A Tough Question
That’s really the question at the heart of the issue, isn’t it? Does my black life matter to you, my friends, my neighbors, my co-workers, fellow Christians, or even this country?
It feels like a big, angry “NO” as I find myself, yet again, forced to do internal damage control at the racially-charged images and stories that slither across my newsfeed. First, I learn that there will be no justice for Stephon Clark, another unarmed young black man fatally shot and killed last March by two Sacramento police officers. My heart broke for I am married to a black man and I am raising three beautiful black children. Then, there is a video circulating on social media showing a group of teens from Spain Park High School, one of the two high schools in Hoover, Alabama where I live, using very ugly, hate-filled language targeting African Americans and Jewish people. Devastating news. My children will not attend Spain Park High School, but I know what happened there is but a microcosm of what happens everywhere in this country. We have certainly had issues at the schools my children attend and will attend. At the height of the election season, a child at my son’s elementary school told a black child that his family would own him as a slave if Trump were elected to office. Just last year a white teacher at Hoover High School told a black student to turn off her “n-word tunes” during class. She was placed on administrative leave and later resigned. These incidents continue to happen, so I worry. What will my children face in the months and years to come? How will I protect them? How will I prepare them for the hate they will experience simply because of the color of their skin?
Imagine how this might feel to black people in this country and especially to parents raising black children? Can you fathom the weight, the gravity, of such callous statements and their impact on children of color who begin to question their racial identity, their humanity, and their very worth? These occurrences should absolutely break your heart and perhaps stir something up inside of you that kindles an earnest desire for better for our babies whether they look like yours or not. But your silence speaks volumes. I am reminded of several poignant quotes spoken by the late Reverend Dr. Martin Luther King that painfully illustrate the deleterious effect of that silence. I will share one here:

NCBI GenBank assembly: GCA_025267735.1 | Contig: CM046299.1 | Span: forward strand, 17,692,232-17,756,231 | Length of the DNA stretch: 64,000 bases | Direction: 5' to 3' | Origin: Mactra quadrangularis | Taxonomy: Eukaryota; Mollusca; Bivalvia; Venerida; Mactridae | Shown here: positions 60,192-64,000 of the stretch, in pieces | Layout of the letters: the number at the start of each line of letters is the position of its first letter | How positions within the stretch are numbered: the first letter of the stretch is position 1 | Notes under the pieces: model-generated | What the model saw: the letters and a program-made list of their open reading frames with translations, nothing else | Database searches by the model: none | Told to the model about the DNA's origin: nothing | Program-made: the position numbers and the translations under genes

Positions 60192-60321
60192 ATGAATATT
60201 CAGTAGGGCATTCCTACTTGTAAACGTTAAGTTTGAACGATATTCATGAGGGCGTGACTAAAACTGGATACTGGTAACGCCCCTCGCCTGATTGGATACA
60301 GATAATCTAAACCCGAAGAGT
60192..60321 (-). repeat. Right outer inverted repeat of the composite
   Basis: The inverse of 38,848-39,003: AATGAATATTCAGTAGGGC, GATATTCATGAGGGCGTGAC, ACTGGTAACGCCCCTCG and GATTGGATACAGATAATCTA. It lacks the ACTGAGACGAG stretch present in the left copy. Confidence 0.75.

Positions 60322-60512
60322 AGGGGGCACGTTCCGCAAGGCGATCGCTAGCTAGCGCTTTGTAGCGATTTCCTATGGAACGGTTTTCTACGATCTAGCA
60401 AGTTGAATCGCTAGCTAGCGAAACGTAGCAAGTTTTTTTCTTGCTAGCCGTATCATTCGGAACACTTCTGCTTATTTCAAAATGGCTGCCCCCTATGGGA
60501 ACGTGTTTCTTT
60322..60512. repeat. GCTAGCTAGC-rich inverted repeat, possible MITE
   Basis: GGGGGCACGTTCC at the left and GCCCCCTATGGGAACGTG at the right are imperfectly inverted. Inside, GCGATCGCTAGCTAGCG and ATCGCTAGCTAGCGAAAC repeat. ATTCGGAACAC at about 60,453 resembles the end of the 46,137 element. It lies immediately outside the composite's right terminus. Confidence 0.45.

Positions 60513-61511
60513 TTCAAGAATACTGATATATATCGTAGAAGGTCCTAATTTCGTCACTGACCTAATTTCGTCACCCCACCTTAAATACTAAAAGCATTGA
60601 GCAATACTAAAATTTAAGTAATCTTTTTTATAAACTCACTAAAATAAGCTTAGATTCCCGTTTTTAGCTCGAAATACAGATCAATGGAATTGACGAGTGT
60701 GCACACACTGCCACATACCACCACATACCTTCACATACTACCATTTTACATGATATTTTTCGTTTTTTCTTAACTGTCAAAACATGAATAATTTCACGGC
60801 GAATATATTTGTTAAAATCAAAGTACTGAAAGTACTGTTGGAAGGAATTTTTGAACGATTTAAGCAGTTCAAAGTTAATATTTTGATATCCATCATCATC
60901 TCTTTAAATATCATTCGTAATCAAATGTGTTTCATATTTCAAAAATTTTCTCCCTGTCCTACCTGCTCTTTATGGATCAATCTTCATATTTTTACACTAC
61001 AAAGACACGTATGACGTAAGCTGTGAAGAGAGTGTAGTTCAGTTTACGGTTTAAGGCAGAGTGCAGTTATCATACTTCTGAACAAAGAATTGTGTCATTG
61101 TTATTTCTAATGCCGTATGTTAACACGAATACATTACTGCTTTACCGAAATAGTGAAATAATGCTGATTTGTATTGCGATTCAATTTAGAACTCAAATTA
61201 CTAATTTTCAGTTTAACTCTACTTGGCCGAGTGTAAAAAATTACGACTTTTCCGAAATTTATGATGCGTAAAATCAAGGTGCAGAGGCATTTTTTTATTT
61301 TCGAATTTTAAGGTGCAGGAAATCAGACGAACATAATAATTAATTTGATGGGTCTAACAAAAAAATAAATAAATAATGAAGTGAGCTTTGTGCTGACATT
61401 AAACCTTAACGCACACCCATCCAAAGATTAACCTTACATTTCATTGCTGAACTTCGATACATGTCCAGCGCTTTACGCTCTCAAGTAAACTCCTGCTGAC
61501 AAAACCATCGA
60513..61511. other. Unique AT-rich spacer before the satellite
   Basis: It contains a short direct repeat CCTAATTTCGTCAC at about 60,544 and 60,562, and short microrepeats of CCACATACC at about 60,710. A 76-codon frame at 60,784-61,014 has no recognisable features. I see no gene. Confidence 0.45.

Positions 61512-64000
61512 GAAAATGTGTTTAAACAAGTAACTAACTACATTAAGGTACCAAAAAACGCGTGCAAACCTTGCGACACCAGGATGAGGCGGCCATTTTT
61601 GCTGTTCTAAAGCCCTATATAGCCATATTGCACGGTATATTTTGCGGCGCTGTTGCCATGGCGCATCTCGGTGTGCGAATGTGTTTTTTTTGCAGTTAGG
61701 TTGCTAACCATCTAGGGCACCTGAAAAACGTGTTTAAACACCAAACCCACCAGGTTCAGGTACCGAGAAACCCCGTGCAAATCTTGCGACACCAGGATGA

“In the end, we will remember not the words of our enemies, but the silence of our friends.”
Stand United Against Injustice
Now is the time that our COLLECTIVE voices must be heard. People of color and whites must align for the greater good for our children and our country. White allies of the civil rights movement took an unpopular stance at that time, fighting for justice for all. Many lost their lives, too, but I dare say the civil rights movement would not have been nearly as successful without their explicit support, both in word and action.
In 1965, then president Lyndon B. Johnson beautifully stated, “There is no Negro problem. There is no Southern problem. There is no Northern problem. There is only an American problem … Their cause must be our cause too. Because it is not just Negros, but really it is all of us, who must overcome the crippling legacy of bigotry and injustice. And we shall overcome.”
There are people like Derald Wing Sue, a professor of counseling psychology at Columbia University, and think tanks such as the Aspen Institute and the Kirwan Institute for the study of race and ethnicity at the Ohio State University who are examining racism within the American culture and creating a framework through which we can begin to better understand and then strategically dismantle racism.
Here I will share several definitions to illustrate critical concepts required to advance this dialogue.
In their article, The Sociology of Racism, authors Matthew Clair and Jeffrey S. Denis explore this idea that race is a social construct and “biologically meaningless” because the physical differences that we attribute to race such as skin color, hair texture, and certain facial characteristics have “no natural association with group differences in ability or behavior [nevertheless race] has tremendous significance in structuring social reality.” What perhaps is more accurate is this notion of ethnicity wherein people possess commonly shared characteristics such ancestry, history, language, religion, and culture.